That first season, it was used sparingly. Division I teams averaged 3.5 three-point baskets on 9.2 attempts a game. (That 38.4 percentage happens to remain the highest ever.)

   Some coaches, however, instantly recognized the shot's potential, especially for teams that lacked the size and overall talent of their opponents.

   Providence's Rick Pitino was among them. His team rode the three-pointer all the way to the Final Four that season. (Billy Donovan, now the coach at Florida, did much of the shooting.) Pitino had done the math and realized that making 33 percent of your shots from beyond the arc was roughly equivalent to converting 50 percent of your two-point shots.

   Still, most coaches were reluctant to embrace it. A poll by the National Association of Basketball Coaches found that 65 percent of them didn't want it. Indiana's Bobby Knight complained bitterly about the shot almost from the moment it was enacted. (He still doesn't like it.)

   But Knight preached a different tune to his players because he had one of the best shooters in the country, Alford.

   "I remember one day in practice, Coach stopped everything when Alford drove to the basket," said Keith Smart, a Warriors assistant coach who played on that Indiana team. "He told Steve, `I don't even want you inside that three-point line.'"

   Alford would go on to bury 7 of 10 shots from beyond the arc in the title-game victory over Syracuse that season.

   And the tide had turned. After the season, 80 percent of coaches who responded to an NCAA survey were in favor of the shot. The women's game added the three-pointer a year later.

   Midway through this season, Division I teams were taking more than 19 attempts a game and making 6.7 of them, an average of 35 percent. Yet many coaches still have mixed feelings, including the coach at Iowa, a guy named Alford.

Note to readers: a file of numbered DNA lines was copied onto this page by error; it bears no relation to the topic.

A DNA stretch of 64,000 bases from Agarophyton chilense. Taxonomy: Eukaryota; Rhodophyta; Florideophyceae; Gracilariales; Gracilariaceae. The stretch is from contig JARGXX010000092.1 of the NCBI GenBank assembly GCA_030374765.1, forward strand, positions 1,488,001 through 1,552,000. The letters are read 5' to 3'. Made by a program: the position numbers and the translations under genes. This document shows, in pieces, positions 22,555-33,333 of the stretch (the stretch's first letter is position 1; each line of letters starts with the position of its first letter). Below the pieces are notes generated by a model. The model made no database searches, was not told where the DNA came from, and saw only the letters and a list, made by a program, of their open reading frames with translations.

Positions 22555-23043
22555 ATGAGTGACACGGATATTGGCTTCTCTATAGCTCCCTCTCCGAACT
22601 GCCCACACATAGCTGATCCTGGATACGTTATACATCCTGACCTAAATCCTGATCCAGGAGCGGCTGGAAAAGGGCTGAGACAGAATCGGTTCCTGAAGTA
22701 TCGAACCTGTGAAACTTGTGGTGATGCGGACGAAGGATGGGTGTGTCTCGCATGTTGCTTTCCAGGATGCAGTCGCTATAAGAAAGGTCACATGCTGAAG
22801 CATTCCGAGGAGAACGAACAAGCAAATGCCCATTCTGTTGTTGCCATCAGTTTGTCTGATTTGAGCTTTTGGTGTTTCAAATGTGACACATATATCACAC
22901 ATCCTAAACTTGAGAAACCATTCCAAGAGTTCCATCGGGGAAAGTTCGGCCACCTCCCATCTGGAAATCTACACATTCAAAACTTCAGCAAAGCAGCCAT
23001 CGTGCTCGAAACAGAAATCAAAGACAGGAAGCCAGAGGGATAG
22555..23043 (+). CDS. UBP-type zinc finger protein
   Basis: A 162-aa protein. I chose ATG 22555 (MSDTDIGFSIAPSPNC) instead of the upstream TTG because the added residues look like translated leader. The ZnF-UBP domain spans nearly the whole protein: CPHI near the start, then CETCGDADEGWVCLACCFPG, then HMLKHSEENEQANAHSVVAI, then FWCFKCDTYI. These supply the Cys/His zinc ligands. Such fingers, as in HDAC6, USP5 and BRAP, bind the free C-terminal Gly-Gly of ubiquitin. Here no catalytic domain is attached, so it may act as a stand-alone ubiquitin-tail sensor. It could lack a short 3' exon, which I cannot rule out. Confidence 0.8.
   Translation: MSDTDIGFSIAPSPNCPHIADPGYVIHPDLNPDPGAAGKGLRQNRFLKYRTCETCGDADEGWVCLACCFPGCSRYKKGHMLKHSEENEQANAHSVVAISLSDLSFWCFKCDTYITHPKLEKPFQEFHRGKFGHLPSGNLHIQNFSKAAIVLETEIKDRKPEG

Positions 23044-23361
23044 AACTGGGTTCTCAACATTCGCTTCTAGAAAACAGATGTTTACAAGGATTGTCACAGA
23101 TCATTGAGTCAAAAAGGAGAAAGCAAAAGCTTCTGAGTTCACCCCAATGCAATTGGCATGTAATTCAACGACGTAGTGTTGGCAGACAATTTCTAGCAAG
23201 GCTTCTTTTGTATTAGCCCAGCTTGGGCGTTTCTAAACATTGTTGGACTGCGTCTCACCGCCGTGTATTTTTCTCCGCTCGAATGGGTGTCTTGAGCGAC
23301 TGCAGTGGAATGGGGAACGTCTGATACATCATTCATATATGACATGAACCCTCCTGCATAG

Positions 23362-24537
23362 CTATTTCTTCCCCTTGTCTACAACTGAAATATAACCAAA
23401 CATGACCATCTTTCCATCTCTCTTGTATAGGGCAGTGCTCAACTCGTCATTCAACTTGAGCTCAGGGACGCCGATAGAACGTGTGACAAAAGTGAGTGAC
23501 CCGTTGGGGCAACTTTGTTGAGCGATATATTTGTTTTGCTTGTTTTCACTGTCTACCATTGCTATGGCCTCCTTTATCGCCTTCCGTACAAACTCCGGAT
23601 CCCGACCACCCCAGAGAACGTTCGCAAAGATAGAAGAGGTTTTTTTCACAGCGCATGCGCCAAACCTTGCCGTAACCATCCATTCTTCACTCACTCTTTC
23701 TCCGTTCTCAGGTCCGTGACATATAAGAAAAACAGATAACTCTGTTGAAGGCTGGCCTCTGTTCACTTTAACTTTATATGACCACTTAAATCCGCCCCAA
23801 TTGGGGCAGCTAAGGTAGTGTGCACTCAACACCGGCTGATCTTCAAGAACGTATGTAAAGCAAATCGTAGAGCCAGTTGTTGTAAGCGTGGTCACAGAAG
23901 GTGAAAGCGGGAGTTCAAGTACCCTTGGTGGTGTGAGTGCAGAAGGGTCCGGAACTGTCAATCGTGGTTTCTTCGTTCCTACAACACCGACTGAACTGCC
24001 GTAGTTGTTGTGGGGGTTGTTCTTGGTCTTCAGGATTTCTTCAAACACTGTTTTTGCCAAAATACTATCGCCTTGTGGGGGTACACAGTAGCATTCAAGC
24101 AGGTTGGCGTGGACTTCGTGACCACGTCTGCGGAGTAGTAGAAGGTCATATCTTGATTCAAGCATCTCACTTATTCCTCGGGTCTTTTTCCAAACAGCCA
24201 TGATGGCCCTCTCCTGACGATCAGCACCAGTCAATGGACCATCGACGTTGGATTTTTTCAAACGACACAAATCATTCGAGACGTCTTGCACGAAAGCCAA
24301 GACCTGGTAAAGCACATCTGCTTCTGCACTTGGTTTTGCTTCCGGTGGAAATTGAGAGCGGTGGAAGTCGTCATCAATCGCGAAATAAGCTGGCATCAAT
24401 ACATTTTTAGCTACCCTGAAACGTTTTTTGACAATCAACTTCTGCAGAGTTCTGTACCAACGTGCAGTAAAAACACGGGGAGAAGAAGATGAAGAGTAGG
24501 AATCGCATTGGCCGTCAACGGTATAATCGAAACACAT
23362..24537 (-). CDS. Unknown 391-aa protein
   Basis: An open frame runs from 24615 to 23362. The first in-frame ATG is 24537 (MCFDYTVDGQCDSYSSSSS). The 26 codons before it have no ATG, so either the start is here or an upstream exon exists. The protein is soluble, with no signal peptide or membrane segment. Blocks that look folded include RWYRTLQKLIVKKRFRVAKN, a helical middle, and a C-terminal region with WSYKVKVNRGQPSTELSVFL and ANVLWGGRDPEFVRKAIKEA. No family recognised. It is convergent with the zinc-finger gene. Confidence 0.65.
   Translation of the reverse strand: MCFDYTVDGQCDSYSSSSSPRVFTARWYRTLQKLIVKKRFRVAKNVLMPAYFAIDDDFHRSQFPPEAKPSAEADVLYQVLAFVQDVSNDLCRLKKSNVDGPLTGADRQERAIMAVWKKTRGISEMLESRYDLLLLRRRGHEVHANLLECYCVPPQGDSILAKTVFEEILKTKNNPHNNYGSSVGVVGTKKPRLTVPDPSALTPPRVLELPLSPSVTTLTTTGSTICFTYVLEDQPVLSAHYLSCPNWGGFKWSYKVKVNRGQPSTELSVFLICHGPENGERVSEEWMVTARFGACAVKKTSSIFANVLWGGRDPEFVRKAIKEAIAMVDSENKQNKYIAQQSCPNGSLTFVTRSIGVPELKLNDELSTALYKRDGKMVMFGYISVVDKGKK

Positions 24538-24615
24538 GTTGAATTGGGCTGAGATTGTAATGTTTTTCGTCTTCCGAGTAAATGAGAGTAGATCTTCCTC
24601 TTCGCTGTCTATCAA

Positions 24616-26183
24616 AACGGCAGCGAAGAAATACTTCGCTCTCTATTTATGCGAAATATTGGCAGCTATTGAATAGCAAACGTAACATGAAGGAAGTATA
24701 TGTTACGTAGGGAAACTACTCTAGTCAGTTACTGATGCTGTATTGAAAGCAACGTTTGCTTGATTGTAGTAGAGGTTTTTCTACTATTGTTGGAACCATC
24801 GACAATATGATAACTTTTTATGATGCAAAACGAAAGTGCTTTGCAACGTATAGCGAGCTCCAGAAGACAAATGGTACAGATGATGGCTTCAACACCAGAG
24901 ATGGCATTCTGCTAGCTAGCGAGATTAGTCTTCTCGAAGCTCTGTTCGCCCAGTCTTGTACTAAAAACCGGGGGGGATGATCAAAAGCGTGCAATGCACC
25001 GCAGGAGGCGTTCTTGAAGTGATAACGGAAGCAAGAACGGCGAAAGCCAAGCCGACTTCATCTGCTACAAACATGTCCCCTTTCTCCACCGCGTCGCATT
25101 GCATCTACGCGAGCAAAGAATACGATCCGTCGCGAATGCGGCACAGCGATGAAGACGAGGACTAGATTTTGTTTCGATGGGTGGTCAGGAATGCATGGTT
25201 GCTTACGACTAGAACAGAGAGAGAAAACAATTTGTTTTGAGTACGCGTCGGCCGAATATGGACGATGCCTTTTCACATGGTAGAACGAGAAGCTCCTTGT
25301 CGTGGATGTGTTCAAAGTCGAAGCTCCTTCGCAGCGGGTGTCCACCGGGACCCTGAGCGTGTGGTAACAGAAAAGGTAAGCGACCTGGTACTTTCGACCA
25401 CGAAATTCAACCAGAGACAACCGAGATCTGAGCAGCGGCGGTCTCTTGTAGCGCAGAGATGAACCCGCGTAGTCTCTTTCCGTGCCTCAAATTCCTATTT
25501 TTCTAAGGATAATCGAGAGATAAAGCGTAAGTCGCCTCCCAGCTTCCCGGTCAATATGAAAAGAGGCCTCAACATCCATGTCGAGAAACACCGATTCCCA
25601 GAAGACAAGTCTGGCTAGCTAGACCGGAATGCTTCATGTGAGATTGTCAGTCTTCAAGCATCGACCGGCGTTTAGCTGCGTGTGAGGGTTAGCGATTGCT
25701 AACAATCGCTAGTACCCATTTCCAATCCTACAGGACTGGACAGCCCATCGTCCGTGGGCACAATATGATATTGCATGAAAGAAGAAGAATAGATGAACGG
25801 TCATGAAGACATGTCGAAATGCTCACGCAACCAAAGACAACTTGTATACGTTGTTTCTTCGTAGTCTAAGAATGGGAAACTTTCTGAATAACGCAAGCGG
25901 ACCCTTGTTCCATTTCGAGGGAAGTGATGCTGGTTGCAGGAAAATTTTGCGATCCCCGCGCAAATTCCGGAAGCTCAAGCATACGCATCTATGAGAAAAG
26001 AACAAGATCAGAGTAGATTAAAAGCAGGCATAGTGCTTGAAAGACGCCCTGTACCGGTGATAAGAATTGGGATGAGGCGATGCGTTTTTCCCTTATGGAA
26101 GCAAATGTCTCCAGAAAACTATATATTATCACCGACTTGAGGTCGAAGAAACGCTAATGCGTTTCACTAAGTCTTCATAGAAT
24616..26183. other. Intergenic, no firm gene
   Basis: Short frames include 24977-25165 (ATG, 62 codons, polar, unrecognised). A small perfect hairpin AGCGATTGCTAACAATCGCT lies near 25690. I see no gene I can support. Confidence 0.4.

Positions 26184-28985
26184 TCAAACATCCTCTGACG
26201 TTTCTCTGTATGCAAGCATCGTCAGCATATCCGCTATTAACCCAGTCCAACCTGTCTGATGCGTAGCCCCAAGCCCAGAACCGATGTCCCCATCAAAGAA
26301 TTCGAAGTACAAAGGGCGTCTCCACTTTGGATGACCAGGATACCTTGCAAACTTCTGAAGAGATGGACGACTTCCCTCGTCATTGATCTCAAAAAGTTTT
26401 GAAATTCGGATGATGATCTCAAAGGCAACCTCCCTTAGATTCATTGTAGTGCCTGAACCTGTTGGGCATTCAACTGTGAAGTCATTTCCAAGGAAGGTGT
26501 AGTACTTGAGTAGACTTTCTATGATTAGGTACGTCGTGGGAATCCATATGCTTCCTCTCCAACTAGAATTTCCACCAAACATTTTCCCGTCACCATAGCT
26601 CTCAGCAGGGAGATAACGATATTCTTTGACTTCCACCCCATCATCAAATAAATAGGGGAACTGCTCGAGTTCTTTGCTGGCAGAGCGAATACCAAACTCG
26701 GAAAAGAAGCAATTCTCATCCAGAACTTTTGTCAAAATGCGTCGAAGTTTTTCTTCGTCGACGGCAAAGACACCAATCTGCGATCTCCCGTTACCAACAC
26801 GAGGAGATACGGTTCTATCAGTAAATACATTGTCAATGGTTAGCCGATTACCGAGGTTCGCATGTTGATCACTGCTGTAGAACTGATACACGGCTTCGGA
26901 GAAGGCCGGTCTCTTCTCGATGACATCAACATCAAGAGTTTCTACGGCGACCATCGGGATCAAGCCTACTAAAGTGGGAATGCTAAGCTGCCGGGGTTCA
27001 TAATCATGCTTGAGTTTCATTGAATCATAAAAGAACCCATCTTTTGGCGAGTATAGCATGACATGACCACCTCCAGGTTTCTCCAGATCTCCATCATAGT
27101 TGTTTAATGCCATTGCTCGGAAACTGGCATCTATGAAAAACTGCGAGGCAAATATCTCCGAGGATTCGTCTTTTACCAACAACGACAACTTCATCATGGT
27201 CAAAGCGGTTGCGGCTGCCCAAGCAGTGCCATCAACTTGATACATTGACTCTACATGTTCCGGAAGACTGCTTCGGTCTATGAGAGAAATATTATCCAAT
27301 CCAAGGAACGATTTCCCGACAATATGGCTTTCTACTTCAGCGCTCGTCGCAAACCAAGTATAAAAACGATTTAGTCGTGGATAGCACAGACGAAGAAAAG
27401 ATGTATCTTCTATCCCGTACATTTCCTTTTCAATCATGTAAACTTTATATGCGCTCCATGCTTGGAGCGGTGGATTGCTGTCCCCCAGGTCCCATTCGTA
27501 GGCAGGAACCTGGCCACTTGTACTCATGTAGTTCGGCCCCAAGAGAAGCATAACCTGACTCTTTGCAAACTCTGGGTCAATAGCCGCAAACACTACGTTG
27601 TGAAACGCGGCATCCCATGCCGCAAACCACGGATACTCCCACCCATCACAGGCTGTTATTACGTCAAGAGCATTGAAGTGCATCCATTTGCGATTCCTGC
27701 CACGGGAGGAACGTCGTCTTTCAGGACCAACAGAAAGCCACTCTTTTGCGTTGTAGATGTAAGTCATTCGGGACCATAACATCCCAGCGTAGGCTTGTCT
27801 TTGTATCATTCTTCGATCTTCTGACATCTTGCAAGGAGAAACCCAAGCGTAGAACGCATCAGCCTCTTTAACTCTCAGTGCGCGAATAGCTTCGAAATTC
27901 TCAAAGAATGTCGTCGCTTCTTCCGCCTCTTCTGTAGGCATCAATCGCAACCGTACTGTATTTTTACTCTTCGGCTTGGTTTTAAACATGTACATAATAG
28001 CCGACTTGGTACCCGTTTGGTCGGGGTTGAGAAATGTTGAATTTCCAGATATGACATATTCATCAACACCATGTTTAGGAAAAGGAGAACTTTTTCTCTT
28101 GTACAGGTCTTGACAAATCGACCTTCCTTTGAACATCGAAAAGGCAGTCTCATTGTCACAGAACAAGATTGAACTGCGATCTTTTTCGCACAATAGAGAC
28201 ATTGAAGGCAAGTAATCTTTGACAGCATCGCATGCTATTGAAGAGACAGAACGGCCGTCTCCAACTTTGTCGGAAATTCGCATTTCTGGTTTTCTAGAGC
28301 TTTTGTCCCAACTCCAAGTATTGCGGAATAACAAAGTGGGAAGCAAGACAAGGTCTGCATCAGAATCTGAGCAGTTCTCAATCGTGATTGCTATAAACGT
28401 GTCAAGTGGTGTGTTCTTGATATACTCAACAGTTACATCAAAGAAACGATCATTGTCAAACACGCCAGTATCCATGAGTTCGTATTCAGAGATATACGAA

"You can control the game for maybe 35 minutes, and then the other team hits some threes and everything changes," Alford said. "That's never an easy thing for a coach to take. But it's also made the game more exciting. Overall, I think the three-point line has been very good to our game."

   Good is something few dispute. But, is it too easy?

   "When teams take 41 threes in a game, what does that tell you?" asked Digger Phelps, the former Notre Dame coach and current ESPN analyst.

   Phelps was a member of the NCAA rules committee in the late 1980s and early 1990s. "I wanted to move it back to the international line. The shot never bothered me. It was just too close. It took away the balance of the game. When teams make threes, they win. When teams miss threes, they lose. That's not what the game is. You might as well play H-O-R-S-E."

   Doug Gottlieb, another ESPN analyst who played at Notre Dame and Oklahoma State, agreed that the line needs to be moved back. If it were, he believes the mid-range jumper, the 15- to 18-footer, which is something of a lost art, would come back in vogue.

   But like others, he doesn't advocate messing with it too much.

   "It really does make this tournament special because it makes everybody fallible. Anyone is just one hot-shooting night away from falling. It makes college basketball more watchable."

   Have a comment? Please e-mail us.


ŠThe Voice 2007
Revised
01/13/2008 03:16:41 PM — http://www.uamont.edu/Organizations/TheVoice/4_20/comm2.htm